[Vita di Santa Chiari vergine].
Detail: St. Clare
di Santa Chiara vergine
Ugolino Verino. Vita di Santa Chiara vergine. Italian. Florence,
Illuminated manuscript on parchment. 39 leaves. 21 x 13 cm.
Single column of 19 lines. Textblock: 14 x 8.5 cm.
Bound in contemporary blind-tooled leather. Bridwell MS 4.
The Vita di Santa Chiara vergine was hand written by the author,
Ugolino Verino (1438-1516), who presented it to the sisters at the
Convento di Santa Chiara Novella in Florence in 1496. The text is a rare vernacular Italian biography of St. Clare of
Assisi (1194-1253), follower of St. Francis and founder of the
Franciscan convents of the “Poor Clares.” Verino’s book was cited in
Lorenzo Bartolozzi’s sixteenth-century biography of the author
(Florence, Codex Ricciardiano 910), but prior to its modern
rediscovery, the text was believed to have been lost to the
The manuscript presumably remained at Santa Chiara Novella until the
convent was dissolved in 1808. It was probably still in Florence
when it was acquired by the fifth Lord Vernon of Sudbury
(1803-1866), the noted scholar and editor of the works by that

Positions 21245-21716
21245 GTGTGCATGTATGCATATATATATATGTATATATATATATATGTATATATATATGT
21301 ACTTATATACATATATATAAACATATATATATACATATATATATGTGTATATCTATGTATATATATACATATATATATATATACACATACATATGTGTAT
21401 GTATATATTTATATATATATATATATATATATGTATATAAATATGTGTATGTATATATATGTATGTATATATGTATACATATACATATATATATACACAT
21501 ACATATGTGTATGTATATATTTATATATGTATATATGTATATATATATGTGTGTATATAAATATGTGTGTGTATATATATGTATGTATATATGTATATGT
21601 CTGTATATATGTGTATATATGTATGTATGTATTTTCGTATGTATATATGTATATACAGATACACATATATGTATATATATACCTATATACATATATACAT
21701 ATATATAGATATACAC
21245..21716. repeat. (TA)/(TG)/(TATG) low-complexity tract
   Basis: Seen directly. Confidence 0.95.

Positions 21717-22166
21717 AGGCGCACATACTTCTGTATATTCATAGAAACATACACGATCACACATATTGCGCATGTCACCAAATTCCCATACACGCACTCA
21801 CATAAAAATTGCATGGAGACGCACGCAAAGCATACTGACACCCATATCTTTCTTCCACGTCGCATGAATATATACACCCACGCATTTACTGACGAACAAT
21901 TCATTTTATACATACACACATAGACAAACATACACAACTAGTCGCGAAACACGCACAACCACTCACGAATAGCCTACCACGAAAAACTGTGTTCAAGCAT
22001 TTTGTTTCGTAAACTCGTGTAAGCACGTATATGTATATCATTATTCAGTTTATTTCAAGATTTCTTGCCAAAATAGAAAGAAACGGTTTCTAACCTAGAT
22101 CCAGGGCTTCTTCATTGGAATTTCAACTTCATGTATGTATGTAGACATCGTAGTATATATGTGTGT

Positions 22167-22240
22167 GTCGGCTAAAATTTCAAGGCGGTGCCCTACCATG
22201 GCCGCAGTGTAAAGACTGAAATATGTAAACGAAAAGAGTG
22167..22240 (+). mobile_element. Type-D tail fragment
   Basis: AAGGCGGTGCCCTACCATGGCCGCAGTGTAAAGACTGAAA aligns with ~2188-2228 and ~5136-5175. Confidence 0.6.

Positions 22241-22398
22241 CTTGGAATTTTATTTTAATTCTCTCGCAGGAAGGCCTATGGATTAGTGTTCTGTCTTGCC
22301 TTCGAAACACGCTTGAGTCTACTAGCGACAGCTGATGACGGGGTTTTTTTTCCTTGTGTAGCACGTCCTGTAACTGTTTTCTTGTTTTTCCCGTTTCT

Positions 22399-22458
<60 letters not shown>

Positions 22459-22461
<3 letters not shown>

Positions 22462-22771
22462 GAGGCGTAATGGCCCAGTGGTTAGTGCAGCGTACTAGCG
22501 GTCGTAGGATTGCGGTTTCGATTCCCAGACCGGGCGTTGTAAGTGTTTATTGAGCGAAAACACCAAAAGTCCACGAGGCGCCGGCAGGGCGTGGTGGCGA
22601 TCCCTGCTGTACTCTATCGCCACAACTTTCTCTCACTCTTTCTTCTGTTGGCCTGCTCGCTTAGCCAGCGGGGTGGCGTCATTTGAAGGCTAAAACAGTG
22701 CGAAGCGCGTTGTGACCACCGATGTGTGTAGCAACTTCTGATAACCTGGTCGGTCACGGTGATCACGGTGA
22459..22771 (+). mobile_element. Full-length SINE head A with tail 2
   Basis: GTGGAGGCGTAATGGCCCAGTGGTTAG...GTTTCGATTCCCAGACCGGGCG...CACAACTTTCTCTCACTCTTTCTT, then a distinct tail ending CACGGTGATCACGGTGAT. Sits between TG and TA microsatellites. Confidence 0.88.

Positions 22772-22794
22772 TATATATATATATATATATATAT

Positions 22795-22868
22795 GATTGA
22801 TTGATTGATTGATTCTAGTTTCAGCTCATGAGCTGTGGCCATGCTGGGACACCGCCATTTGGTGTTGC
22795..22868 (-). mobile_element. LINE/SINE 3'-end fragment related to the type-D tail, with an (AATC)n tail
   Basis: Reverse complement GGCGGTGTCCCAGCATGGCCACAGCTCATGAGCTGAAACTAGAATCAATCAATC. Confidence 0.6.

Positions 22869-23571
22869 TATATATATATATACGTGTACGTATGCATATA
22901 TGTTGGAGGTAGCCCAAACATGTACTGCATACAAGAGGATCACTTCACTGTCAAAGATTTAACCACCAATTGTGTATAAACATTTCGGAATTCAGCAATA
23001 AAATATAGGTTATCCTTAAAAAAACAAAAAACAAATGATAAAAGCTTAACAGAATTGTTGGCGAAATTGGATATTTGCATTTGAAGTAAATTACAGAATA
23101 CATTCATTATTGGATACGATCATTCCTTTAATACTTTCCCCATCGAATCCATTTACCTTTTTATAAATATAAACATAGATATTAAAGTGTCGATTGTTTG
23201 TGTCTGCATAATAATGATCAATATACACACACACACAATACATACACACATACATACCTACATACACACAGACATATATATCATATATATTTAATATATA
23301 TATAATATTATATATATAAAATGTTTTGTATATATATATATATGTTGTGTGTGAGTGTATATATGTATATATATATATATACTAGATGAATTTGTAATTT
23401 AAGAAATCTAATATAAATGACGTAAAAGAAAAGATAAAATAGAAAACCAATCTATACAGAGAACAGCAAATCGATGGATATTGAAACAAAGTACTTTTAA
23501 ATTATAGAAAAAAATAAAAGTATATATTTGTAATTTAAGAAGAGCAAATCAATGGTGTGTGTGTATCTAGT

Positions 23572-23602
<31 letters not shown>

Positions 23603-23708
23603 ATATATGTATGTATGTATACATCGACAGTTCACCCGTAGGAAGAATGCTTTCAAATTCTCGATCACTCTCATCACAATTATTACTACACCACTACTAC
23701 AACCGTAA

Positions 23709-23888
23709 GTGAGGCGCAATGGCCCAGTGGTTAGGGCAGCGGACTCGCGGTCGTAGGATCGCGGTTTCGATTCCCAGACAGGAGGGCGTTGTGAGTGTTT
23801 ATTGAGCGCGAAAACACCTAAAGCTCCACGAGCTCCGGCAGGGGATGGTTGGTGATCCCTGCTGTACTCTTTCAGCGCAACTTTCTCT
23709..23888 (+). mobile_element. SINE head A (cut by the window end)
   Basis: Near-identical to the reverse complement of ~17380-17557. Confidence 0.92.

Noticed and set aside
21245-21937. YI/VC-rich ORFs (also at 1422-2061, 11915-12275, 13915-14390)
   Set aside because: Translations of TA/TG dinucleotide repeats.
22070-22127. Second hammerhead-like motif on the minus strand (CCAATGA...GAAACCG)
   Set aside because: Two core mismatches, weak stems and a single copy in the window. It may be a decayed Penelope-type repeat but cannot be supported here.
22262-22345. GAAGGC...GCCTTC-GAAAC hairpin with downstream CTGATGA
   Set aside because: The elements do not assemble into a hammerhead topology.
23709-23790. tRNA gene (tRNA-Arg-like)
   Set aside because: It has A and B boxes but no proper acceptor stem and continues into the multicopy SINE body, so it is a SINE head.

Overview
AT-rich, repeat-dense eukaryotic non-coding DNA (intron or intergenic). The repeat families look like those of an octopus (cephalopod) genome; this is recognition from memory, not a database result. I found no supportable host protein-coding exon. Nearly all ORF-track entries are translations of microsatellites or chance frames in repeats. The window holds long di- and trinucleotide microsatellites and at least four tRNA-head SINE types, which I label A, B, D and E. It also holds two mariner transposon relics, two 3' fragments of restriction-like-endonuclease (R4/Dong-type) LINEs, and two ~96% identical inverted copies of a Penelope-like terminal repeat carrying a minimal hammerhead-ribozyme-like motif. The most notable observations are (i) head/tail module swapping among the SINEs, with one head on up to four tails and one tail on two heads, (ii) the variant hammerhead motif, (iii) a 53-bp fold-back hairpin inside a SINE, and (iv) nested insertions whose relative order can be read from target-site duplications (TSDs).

city’s greatest poet, Dante Alighieri. Lord Vernon’s library was
sold at Sotheby’s in 1918, where the manuscript was purchased by
Charles H. St John Hornby (1867-1946), the founder of the Ashendene
Press. Hornby did not immediately recognize the historical
significance of the manuscript, but in 1921, prompted by the eminent
Franciscan scholar Walter Seton, he decided to publish the Vita di
Santa Chiara vergine in a fine limited edition, complete with
Seton’s scholarly notes.
In 1946, Major John Roland Abbey (1896-1969) purchased the Verino
manuscript along with 28 other books from the late Hornby’s
collection to form the core of what became an outstanding collection
of Italian Renaissance manuscripts. After Major Abbey’s death in
1969, it passed quietly to the dealer Harry Levinson in California
and thence to Bridwell Library. Thus, the manuscript now complements
the library’s great Hornby Ashendene Collection, which consists of
complete sets of the books produced by the press as well as the
founder’s archives, working proofs, correspondence, and the sturdy
hand press upon which he printed the Ashendene books.
The opening page of the manuscript is richly decorated in early
Florentine Renaissance style. Borders of colorful flowers and gold
fill the left margin and the bottom of the page, where a painted
roundel bears the charming image of St. Clare.
The Convento di Santa Chiara Novella was founded in 1452, and was
decorated by the famous Renaissance artists Pietro Perugino and
Giuliano da Sangallo. Perugino’s altarpiece inspired Giorgio Vasari
(Lives of the Artists, 1550) to tell the story of how the poor nuns
refused to sell the painting even for three times what it had cost
Eric M. White
Biography of St. Clare
Biography of Ugolino Verino
Variations between the printed Ashendene edition and the
manuscript appear beside the
image of folio 1r.
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